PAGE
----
Court: United States District Court for the District of Arizona
Case Name: Thompson v. Polaris Indus.
Citation: 2019 U.S. Dist. LEXIS 81103
In this personal injury case involving an off-road vehicle accident, the plaintiffs presented an expert with decades of experience in off-road vehicle training but no formal education to opine on the vehicle’s design. It was determined by the court that an expert called to opine on engineering issues without any formal education (qualified exclusively by experience) can only testify if his knowledge is based on sufficient data and specific methodology properly applied to the facts of the case.
In February of 2014, the plaintiff, Mr. and Mrs. Thompson, rented a Polaris RZR off-road recreational vehicle from the defendant, Jet Rent, in Yuma, Arizona. The vehicle was designed, manufactured, and sold by Polaris Industries, Inc. While the plaintiffs were traveling in the vehicle in question, the vehicle rolled over and both the plaintiffs suffered serious injuries. The plaintiffs filed a complaint against the defendants Polaris Industries, Inc. and Jet Rent alleging liability, negligence, and punitive damages. In October of 2018, the court dismissed Jet Rent, leaving only the first two claims against Polaris.
The plaintiffs retained an expert in off-road vehicles to discuss the design of the vehicle in question. The plaintiffs’ expert had more than 30 years of experience working as an off-road vehicle operation instructor. He had also served as an expert consultant for governmental agencies and public companies in a similar capacity. During the course of his career, the plaintiffs’ expert had developed and taught courses on the safe operation of off-road vehicles for various agencies.
The expert provided an analysis of the “vehicle design parameters related to occupant safety, including the appropriate safety equipment required for each vehicle based upon its geometric design, operational characteristics, and environment of use.”
Based on his analysis, the expert opined that “Polaris failed to eliminate the tendency for the RZR to tip and roll over even during routine maneuvers going down a slope or on flat ground, simply by turning the steering wheel too far too fast.” He further asserted that the vehicle in question was susceptible to oversteering.
The defendants challenged the qualifications of the plaintiffs’ expert, claiming he lacked the requisite qualifications to opine on off-road vehicle design.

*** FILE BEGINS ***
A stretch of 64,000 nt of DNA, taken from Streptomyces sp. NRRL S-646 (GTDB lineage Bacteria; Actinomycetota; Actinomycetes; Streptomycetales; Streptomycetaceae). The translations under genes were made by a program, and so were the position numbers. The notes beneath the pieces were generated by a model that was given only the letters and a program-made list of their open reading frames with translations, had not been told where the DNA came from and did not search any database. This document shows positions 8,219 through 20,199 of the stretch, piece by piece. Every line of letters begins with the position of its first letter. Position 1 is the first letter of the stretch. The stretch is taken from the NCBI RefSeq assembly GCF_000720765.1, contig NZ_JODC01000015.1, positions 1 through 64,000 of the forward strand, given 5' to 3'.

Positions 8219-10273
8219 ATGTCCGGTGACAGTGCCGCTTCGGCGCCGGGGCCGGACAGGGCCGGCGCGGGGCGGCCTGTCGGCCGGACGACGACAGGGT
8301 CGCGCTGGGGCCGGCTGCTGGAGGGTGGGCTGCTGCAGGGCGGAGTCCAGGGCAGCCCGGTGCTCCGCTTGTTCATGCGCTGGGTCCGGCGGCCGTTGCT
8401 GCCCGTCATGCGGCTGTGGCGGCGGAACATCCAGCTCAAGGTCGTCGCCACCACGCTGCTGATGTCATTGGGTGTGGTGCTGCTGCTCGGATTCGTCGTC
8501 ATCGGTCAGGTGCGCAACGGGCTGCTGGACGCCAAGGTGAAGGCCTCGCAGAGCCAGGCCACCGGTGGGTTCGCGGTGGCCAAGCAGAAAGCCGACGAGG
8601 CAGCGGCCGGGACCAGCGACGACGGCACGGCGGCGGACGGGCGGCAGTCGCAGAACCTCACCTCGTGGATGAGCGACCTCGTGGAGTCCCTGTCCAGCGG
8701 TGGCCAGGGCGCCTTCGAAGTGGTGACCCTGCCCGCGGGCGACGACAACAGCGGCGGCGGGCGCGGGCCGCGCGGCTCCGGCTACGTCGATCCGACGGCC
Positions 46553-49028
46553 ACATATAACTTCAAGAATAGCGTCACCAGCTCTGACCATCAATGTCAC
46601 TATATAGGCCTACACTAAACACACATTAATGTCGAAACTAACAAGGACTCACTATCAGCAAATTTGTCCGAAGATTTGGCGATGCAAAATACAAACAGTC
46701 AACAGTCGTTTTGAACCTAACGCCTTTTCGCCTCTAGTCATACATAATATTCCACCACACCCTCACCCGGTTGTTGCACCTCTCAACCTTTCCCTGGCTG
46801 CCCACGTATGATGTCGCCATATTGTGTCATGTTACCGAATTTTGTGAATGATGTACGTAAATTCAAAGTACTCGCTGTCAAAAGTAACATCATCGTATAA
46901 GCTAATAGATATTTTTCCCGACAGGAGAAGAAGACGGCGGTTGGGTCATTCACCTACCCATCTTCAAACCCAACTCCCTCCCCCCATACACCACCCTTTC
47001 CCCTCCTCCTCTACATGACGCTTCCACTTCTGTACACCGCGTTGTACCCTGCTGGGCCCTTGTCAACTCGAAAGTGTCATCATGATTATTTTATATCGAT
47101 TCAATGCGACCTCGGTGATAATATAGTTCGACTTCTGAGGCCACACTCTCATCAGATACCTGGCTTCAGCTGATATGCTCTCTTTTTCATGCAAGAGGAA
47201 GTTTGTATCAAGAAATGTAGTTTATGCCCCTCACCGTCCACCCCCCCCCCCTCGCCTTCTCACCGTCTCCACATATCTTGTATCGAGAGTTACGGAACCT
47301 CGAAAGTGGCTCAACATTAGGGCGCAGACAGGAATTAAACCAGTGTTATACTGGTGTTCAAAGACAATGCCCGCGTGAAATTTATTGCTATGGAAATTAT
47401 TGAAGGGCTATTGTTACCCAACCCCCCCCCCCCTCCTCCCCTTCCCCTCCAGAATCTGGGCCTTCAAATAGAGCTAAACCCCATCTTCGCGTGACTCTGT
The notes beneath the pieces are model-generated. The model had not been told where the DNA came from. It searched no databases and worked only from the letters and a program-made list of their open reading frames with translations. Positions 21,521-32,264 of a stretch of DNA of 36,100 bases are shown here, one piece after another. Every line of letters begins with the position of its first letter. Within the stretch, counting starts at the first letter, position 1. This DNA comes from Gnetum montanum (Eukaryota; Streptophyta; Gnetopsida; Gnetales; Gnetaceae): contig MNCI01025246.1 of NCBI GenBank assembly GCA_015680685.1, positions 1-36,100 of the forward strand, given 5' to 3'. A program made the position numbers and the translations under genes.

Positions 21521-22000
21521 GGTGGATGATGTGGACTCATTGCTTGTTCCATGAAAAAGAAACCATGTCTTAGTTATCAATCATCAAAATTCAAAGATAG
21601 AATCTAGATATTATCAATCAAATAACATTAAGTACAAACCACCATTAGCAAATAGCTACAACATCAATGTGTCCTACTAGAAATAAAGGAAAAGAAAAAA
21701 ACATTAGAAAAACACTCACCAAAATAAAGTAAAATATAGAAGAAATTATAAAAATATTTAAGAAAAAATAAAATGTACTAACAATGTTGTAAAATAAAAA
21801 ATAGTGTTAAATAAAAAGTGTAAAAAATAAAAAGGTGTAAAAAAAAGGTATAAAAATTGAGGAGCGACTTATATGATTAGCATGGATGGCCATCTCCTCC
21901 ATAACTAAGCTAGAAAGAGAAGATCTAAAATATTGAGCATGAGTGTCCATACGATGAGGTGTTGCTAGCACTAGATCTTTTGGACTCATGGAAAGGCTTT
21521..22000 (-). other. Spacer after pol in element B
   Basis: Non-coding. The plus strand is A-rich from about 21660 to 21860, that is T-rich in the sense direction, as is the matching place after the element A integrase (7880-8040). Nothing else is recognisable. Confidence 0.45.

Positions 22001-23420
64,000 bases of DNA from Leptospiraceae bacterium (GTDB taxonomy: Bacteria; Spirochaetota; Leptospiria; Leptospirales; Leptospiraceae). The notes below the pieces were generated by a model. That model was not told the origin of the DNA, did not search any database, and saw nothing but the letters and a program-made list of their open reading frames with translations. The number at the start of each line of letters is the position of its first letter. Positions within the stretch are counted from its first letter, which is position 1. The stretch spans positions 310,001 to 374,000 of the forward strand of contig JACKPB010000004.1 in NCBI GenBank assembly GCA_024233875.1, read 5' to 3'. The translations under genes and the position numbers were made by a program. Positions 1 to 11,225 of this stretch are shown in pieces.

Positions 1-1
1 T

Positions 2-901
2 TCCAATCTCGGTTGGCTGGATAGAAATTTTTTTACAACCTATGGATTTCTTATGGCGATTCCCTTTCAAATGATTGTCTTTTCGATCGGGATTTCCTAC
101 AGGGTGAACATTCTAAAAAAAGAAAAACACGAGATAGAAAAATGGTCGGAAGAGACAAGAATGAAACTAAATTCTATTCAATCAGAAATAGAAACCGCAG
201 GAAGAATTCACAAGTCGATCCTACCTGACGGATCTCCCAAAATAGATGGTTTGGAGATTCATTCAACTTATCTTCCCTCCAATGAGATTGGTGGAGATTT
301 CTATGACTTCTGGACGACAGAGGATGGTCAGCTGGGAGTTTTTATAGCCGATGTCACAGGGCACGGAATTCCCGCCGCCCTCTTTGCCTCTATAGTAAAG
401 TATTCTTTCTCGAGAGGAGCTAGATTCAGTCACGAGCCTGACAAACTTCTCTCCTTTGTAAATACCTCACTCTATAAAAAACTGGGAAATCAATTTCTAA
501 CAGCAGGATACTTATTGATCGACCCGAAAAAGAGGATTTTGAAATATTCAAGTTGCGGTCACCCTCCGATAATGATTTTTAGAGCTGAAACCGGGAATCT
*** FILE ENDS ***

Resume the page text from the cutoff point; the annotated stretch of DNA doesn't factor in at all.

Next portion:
The defendants claimed that the said expert had no formal education related to engineering and his expertise was based only on his real-world experience. The defendants pointed out that the expert lacked formal education or training in engineering, accident reconstruction, or human factors. Furthermore, the expert’s highest level of education was a high school degree.
The defendants challenged the said expert qualification to make opinion relating to the designing of the various system of the said vehicle in question claiming he had no experience designing ROPS or vehicle restraint systems.
The court granted in part the motion to exclude the plaintiff expert’s testimony and denied it in part. The court held that the plaintiffs’ expert was not permitted to testify regarding the specifics of designing ROPS or restraint harness systems since he did not have enough knowledge on the subject such that his testimony could be relied upon.
With regard to the expert’s opinion regarding the availability of alternate design of steering, the court held that due to his lack of knowledge regarding the subject matter and lack of basis for his opinion, he was not permitted to opine on this issue. The court also found that the reasoning and methodology used by the expert was inadequate because he did not have any formal education.
However, the court allowed the expert to opine on the handling characteristics of the vehicle in question, as he had plenty of experience operating off-road vehicles, consulting government and private agencies, and providing training for operating off-road vehicles. It was determined that the expert was only allowed to testify to the steering characteristics of the vehicle in question.